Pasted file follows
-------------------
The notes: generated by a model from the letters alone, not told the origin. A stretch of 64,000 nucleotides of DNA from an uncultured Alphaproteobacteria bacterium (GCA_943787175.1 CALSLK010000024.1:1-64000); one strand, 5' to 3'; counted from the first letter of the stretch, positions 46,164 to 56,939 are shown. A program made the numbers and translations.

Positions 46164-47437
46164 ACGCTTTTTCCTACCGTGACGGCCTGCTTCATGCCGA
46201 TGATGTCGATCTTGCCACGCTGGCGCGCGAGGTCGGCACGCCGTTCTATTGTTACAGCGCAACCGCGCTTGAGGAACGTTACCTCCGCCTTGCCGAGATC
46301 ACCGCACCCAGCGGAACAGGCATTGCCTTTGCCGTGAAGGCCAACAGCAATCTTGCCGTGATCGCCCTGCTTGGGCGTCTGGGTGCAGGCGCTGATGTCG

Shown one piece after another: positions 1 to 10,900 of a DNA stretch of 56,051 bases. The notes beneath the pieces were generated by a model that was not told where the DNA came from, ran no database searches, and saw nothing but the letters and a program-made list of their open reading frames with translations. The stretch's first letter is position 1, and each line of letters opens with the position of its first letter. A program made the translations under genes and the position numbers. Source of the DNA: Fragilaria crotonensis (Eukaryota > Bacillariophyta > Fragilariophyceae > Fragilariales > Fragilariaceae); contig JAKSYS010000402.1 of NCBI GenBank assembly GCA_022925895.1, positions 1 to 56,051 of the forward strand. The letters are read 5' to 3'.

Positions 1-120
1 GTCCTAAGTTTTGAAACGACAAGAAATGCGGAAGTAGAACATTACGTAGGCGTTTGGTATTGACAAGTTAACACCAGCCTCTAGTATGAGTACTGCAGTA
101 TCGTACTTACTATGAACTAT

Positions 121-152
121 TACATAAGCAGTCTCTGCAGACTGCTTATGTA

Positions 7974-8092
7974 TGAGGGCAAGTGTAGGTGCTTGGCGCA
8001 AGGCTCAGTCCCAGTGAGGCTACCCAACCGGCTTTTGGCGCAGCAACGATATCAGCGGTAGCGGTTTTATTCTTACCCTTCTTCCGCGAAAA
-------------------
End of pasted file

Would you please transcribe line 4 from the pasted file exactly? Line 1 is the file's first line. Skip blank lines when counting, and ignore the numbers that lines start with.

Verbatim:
46201 TGATGTCGATCTTGCCACGCTGGCGCGCGAGGTCGGCACGCCGTTCTATTGTTACAGCGCAACCGCGCTTGAGGAACGTTACCTCCGCCTTGCCGAGATC